A bewildered Chafee, seeking an explanation, turned to an unnamed Democratic senator who opposed the war but was well-respected by his party’s leaders. This senator tells Chafee “in confidence” what concerned the Democrats. “They are afraid the war will be over as fast as Gulf One. Few will die, the oil will flow and gasoline will cost 90 cents a gallon.”


“Instead of talking tough or meekly raising one’s hand to support the tough talk, it is far more muscular, I think, to find out what is really happening in the world and have a debate about what we really need to accomplish,” writes Chafee. “That is the hard work of governing, but it was swept aside once the fear, the war rhetoric and the political conniving took over.”

The cynicism and disdain for the Democrats he would have hoped to be on the side of takes on stark relief when we get to this:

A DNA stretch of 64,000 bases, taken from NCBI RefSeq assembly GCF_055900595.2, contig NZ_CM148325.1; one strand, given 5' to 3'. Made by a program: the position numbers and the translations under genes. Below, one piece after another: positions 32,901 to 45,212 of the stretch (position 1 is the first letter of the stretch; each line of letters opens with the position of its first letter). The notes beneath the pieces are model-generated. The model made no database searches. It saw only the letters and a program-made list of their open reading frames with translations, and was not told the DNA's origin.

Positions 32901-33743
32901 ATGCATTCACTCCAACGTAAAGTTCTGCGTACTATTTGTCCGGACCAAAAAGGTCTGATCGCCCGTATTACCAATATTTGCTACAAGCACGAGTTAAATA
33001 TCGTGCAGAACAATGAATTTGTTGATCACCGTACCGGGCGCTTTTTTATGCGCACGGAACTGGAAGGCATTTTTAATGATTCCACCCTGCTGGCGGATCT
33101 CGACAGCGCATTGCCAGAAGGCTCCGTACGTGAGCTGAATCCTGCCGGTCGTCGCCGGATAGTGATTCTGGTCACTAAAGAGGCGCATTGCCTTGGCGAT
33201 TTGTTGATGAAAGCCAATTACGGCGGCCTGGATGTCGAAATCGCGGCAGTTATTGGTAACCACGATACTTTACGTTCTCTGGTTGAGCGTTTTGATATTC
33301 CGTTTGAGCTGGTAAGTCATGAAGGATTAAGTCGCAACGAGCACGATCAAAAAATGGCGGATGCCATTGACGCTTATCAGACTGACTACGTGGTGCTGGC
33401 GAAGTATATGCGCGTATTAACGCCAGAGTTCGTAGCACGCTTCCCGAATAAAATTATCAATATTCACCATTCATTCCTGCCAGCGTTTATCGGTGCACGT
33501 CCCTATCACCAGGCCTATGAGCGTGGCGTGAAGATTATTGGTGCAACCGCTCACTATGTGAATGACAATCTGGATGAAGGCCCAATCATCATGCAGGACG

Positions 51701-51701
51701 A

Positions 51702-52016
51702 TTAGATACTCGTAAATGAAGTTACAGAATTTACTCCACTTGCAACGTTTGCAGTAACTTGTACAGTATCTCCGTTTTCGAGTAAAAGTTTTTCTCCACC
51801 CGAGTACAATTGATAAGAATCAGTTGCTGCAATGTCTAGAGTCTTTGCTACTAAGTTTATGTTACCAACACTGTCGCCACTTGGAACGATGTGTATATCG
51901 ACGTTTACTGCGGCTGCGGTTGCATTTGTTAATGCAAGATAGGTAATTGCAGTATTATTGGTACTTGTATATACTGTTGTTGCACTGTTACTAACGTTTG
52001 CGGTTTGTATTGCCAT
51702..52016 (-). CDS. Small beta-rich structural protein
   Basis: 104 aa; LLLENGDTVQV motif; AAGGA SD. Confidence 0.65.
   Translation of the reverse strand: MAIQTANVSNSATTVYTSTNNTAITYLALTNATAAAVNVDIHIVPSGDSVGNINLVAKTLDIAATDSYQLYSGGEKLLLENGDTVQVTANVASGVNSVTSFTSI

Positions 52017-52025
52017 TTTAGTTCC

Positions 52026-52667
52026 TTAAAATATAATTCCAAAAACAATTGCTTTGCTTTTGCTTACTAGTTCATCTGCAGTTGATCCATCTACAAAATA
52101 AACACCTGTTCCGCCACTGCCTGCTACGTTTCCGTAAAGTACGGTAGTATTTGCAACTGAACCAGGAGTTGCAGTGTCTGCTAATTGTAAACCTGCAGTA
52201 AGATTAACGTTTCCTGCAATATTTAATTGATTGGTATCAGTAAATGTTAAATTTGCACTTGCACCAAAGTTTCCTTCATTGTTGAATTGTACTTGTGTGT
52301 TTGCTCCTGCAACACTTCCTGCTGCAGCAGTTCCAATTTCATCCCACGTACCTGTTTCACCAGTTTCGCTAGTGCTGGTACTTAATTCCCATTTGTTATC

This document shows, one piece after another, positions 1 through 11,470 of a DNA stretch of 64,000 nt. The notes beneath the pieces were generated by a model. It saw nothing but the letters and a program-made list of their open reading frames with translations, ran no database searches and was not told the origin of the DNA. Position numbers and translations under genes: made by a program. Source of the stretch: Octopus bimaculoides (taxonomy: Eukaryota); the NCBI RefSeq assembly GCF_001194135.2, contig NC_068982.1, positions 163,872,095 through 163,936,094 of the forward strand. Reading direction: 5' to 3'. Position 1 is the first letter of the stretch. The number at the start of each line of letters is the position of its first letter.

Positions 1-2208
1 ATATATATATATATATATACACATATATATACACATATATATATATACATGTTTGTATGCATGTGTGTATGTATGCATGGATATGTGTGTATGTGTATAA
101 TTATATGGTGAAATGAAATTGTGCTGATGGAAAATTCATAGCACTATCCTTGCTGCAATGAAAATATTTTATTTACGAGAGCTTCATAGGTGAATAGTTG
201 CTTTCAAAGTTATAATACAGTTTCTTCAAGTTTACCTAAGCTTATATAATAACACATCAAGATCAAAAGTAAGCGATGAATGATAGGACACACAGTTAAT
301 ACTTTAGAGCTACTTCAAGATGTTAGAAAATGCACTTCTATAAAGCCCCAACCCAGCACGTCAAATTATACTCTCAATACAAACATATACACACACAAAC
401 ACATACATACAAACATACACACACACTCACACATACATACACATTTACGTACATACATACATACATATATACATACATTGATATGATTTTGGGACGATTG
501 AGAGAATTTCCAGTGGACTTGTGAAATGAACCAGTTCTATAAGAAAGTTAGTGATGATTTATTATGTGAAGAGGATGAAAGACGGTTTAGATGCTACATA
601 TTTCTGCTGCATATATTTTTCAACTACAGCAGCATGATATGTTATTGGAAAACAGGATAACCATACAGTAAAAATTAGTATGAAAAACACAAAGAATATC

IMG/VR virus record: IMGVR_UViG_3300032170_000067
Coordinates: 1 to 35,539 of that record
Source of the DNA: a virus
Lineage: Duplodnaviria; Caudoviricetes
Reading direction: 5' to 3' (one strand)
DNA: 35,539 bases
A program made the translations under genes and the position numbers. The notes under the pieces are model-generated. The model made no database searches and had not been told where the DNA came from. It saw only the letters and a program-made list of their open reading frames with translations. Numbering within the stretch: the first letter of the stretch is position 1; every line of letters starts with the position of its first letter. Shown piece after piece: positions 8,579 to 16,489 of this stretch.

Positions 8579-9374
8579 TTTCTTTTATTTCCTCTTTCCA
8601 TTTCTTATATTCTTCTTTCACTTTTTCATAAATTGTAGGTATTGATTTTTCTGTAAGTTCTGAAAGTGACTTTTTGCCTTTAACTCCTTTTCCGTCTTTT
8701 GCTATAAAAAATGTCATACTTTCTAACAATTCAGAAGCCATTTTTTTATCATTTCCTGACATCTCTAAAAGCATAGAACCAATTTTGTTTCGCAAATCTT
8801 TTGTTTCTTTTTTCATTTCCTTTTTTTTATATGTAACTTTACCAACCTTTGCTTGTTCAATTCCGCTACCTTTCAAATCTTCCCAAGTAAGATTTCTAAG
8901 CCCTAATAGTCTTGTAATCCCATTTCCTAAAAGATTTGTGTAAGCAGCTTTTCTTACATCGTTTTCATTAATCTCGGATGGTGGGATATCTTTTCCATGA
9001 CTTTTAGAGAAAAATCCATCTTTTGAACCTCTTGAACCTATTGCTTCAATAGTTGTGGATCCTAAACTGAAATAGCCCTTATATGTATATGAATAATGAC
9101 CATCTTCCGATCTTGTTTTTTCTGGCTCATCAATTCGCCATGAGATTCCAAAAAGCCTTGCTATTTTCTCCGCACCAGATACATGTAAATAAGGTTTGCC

Unlike members of his own party, Democratic senators were not getting the influence, home-state goodies, White House invites and Congressional pork that goes with being in the majority.  […]

Naturally.  At the end of the day, the parties crash down to:

Of the general election, Chafee writes that he was both “irked and amused” at the “parade of Democratic Bush enablers” who trekked to Rhode Island to campaign for Whitehouse.

“Senators Harry Reid, Chuck Schumer, Hillary Clinton, and others who had voted for the war urged my constituents” to defeat him, Chafee writes.

Yet, Chafee doesn’t mention that such GOP war supporters as former Tennessee Sen. Fred Thompson, Arizona Sen. John McCain and First Lady Laura Bush traveled to Rhode Island to raise money or campaign for Chafee.